Although the terms alcoholic and alcoholism are often used in discussions about heavy drinking, the science community has been moving away from these terms for years now.
There are two primary reasons to use more nuanced terms:
- Alcohol problems are not a “yes” or “no” issue. You don’t need to be at “rock-bottom” to experience alcohol problems and want to change. It’s important to remember that drinking problems can exist at any point on a scale between “none” and “severe.” Once someone recognizes drinking is causing problems in their lives, the decision to change may come easier.
- The term “Alcoholic” carries lots of cultural baggage and stigma. Historically substance misuse has been treated as a moral failing rather than a serious mental health condition. Thinking about yourself or a loved one as an “alcoholic” is a limiting and pejorative approach that often downplays the fact that unhealthy alcohol use and alcohol use disorder are health conditions that can be resolved.
So what words should you use?
The more appropriate and clinically accepted term is unhealthy alcohol use. Instead of asking whether they’re an alcoholic, people should ask themselves to what extent their drinking is causing problems.
What Is Unhealthy Alcohol Use?
“Unhealthy alcohol use” is a technical term that includes “at-risk alcohol use,” which, according to the National Institute on Alcohol Abuse and Alcoholism (NIAAA), is more than 4 standard drinks per occasion or 14 drinks per week for men, and 3 drinks per occasion or 7 drinks per week for women. At higher levels of drinking and problems, unhealthy alcohol use can become an Alcohol Use Disorder (AUD). AUD is defined by the Diagnostic and Statistical Manual of Mental Disorders – 5thedition (DSM-5) and can range from mild to severe. More on the criteria for AUD can be found here.
And clinicians no longer talk about alcoholics or addicts. The appropriate words are “a person with an alcohol use disorder” or “a person with a drug use disorder.”
Please note that these are clinical standards. If your drinking does not meet these definitions, but you believe you have unhealthy habits, we urge you to consider changing your drinking.
How to Learn if Your Drinking is Unhealthy
The fastest way to self-screen for the risk of drinking problems is to answer CheckUp & Choices’ free ten-question screening. The screening is called the AUDIT (The Alcohol Use Disorder Identification Test); it has been developed by the World Health Organization, and you can learn more about the AUDIT here. The AUDIT can give you objective feedback about your risk for, or level of, alcohol problems, and the need for a more in-depth assessment.
Use this helpful CheckUp & Choices quiz to gauge your drinking and any problems.
How Your Score is Helpful
Measuring your drinking against a clinically valid standard like the AUDIT takes the guess work out of evaluating your drinking. For individuals who drink moderately, a low score can ease anxiety around drinking and improve confidence around what it means to enjoy alcohol in moderation. Conversely, higher AUDIT scores and the associated feedback can prompt a person to consider changing. In either case, it’s better to know your risk than to remain in the dark.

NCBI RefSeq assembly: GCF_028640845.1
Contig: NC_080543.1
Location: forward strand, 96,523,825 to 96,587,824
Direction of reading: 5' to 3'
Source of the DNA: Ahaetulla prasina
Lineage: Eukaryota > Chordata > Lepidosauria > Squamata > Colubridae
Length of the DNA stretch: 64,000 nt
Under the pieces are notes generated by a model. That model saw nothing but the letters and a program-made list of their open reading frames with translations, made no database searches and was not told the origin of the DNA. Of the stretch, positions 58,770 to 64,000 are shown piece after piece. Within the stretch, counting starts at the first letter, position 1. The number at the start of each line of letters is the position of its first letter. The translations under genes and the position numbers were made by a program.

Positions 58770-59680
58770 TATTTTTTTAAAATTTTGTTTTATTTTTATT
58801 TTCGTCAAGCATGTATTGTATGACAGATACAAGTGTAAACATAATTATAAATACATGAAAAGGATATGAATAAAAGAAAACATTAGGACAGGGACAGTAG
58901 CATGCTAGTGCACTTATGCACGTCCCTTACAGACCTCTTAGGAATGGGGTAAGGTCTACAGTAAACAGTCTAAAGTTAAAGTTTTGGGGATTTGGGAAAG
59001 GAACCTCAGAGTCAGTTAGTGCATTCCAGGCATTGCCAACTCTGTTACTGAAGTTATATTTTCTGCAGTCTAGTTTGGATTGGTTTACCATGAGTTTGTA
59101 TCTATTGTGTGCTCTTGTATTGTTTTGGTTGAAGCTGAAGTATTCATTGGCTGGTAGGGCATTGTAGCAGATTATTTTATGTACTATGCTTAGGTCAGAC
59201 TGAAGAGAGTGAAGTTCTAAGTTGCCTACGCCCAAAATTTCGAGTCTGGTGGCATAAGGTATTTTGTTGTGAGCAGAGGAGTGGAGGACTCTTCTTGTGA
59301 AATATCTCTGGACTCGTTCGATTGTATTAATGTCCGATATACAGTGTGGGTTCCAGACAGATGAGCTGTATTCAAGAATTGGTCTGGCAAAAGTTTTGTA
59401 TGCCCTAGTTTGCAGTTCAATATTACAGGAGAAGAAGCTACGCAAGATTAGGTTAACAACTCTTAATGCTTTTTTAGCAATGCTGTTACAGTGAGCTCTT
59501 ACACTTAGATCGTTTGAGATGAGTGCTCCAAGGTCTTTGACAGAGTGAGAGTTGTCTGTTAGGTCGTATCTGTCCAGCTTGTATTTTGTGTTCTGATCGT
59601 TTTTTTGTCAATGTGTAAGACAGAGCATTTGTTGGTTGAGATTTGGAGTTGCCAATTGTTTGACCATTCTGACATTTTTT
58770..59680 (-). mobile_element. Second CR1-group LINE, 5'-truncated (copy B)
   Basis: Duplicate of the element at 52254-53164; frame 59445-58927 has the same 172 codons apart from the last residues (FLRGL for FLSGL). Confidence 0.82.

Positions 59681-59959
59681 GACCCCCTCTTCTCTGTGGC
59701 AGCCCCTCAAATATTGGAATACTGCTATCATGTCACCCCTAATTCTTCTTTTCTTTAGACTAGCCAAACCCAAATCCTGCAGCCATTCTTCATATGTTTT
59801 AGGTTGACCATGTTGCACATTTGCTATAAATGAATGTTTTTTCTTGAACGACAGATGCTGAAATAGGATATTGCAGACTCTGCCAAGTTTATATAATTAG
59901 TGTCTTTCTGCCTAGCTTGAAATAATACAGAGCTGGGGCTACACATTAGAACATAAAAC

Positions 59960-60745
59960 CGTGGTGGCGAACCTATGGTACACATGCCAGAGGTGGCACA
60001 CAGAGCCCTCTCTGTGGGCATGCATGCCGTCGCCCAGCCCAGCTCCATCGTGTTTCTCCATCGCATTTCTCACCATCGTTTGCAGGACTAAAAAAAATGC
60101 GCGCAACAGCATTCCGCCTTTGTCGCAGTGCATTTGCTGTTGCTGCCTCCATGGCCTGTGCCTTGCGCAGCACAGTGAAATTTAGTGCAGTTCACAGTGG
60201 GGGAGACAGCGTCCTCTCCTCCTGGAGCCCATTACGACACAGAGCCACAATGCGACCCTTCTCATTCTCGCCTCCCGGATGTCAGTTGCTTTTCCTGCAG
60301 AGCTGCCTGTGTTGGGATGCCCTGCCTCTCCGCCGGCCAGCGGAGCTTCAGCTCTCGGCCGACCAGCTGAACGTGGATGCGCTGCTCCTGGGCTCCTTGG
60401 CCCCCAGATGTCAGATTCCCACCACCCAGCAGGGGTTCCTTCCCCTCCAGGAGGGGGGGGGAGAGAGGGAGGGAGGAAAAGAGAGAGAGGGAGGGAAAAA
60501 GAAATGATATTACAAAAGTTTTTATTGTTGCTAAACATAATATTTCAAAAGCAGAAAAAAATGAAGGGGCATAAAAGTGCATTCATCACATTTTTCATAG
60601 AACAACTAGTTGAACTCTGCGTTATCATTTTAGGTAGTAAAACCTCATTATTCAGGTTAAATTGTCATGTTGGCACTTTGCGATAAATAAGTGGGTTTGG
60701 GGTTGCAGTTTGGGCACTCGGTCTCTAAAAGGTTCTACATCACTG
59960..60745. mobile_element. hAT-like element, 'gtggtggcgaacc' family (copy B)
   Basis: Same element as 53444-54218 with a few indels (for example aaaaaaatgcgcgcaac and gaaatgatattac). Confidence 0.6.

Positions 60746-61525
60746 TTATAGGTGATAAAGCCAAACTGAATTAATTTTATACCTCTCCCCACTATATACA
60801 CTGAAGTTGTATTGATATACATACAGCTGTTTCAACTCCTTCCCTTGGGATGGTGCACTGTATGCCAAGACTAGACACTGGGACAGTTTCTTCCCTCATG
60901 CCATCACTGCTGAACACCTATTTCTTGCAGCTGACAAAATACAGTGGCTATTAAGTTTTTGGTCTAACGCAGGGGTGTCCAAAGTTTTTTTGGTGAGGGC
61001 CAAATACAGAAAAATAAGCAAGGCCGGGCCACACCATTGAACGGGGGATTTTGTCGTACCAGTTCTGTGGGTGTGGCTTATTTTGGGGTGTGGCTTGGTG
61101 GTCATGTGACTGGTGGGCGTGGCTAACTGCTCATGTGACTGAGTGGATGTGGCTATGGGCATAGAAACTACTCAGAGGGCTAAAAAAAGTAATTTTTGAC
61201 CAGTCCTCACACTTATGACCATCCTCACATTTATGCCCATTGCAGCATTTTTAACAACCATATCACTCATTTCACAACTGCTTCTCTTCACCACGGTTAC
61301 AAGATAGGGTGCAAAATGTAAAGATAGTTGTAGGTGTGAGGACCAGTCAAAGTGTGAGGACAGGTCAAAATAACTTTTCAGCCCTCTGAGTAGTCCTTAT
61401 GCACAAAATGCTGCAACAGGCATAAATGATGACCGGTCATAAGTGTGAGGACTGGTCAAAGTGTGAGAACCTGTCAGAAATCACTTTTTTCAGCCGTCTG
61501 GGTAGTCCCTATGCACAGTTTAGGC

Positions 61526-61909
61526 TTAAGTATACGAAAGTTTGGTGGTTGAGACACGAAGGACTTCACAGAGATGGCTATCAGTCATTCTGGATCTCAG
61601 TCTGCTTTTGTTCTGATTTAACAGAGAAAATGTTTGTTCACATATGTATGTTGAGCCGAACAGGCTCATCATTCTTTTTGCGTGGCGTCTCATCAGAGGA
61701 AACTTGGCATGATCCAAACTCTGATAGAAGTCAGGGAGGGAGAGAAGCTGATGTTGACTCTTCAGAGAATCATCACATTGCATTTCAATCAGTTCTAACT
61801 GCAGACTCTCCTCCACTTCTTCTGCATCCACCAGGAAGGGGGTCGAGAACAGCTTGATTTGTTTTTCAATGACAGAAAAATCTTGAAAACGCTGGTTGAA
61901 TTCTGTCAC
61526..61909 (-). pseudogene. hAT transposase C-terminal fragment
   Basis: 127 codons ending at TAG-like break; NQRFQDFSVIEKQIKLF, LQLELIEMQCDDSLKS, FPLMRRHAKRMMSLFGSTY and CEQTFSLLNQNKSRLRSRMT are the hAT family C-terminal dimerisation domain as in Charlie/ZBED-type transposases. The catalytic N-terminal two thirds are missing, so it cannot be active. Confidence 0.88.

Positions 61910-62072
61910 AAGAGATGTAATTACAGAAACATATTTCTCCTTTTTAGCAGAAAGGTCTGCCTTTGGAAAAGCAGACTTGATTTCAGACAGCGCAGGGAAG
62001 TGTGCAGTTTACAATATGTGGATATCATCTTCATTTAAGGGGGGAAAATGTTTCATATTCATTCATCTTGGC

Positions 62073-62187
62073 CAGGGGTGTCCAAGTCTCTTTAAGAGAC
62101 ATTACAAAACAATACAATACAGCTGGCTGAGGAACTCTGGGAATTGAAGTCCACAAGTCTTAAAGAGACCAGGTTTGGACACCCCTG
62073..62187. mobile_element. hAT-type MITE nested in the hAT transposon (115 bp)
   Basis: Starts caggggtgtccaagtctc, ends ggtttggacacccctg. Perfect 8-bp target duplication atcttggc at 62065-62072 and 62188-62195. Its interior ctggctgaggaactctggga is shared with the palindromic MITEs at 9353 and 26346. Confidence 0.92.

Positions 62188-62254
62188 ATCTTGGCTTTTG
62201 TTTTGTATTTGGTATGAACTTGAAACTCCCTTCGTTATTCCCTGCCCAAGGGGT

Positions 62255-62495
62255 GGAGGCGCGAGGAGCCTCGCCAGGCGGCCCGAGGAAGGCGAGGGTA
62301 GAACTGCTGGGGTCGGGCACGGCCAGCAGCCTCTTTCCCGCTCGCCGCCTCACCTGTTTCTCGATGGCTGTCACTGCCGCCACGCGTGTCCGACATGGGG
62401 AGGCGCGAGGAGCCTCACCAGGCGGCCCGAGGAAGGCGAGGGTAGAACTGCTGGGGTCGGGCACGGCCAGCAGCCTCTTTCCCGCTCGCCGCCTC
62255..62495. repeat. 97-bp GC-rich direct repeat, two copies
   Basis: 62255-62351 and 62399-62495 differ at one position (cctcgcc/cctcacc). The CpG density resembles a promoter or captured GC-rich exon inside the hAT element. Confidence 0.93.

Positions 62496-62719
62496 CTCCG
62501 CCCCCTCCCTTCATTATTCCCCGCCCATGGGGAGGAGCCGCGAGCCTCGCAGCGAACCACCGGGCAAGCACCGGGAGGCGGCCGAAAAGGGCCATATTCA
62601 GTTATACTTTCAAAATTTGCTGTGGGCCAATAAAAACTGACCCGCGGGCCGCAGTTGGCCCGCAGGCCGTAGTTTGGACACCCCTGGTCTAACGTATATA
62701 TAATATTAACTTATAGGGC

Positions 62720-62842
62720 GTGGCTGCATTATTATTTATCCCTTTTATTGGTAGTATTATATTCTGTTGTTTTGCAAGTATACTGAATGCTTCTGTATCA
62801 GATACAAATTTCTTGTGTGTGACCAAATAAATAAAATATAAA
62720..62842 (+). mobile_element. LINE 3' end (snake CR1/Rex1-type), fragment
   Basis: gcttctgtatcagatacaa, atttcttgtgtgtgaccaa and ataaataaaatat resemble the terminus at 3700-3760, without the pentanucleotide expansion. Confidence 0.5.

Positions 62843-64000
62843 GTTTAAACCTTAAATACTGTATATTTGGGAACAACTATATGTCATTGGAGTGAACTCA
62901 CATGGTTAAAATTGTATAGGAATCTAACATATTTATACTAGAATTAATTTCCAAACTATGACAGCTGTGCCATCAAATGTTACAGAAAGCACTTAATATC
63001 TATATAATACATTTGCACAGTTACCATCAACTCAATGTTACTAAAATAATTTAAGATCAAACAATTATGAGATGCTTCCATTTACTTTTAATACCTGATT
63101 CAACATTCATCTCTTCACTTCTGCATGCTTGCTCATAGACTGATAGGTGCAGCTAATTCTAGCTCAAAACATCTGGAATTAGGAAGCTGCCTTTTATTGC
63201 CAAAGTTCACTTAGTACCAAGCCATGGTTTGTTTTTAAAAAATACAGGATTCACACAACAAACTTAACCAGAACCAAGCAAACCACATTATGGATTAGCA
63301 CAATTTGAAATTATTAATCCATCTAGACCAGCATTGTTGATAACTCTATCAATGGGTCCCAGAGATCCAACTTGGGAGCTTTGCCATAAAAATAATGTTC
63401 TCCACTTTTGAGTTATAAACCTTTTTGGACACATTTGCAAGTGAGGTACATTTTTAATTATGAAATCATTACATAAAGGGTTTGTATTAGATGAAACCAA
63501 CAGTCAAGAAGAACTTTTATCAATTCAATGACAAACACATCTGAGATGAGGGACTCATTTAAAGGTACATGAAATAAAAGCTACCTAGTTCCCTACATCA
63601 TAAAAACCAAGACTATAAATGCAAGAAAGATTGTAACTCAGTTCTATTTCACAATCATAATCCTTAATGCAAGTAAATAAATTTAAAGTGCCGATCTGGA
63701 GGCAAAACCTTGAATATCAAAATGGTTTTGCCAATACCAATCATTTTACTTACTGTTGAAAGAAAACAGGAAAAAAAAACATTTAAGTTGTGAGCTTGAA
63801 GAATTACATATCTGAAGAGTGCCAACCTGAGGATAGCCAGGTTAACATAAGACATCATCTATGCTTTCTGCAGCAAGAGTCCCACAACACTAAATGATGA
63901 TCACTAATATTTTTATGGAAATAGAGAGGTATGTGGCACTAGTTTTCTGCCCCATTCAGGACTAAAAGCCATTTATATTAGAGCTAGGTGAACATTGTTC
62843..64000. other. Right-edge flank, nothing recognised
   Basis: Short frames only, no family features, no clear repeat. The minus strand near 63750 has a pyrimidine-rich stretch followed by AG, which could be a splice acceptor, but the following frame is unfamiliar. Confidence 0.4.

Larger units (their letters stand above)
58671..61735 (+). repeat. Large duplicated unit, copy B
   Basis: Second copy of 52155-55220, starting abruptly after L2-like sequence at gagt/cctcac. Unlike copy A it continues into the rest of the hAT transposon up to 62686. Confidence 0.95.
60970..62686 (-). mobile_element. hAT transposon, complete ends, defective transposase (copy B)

Concerned About Your Loved One? Recommend the Screening
Broaching the subject of drinking with a loved one can be a difficult conversation. Life is full of positive and negative memories, events, and traditions that can trigger someone in your life to drink more heavily. Because of this, it can be hard to know if someone is just drinking heavily at one or two events, or if he or she is engaging more generally in unhealthy drinking.
Suggesting that a friend or family member takes a screening can be a great way to begin the conversation. Just do it when he or she is sober. Mentioning that you and other friends or family members have taken it may also make it easier for the person you’re concerned about to take it. The screening is anonymous, confidential, and evidence-based, which further removes the judgement from any conversation that might occur.
Click here to take the CheckUp & Choices quiz.
About CheckUp & Choices
CheckUp & Choices is a confidential, self-guided, online program that is clinically proven to help SMART Recovery participants. The “CheckUp” includes a comprehensive alcohol self-assessment. The “Choices” programs include 12+ weeks of ongoing motivational exercises, drink, mood and urge trackers, guided emails and change plans. With Checkup & Choices, you are never labeled and you will be treated with respect and without judgment. Get started with CheckUp & Choices today.
About SMART Recovery
Founded in 1994, SMART (Self-Management and Recovery Training) uses science-based techniques that have proven to be effective in helping people recover from addiction problems involving any substance or behavior, including such things as alcohol, drugs, gambling, over-eating, shopping and internet use.
Each week, many thousands of people discuss recovery progress and challenges at more than 3,000 in-person meetings each week in 23 countries, daily online meetings and 24/7/365 internet message board forums and chat rooms.
Participants use SMART to assume responsibility for their own recovery and become empowered using its 4-Point Program®: building motivation; coping with urges; managing thoughts, feelings and behaviors; and living a balanced life.
For more information, please visit www.smartrecovery.org.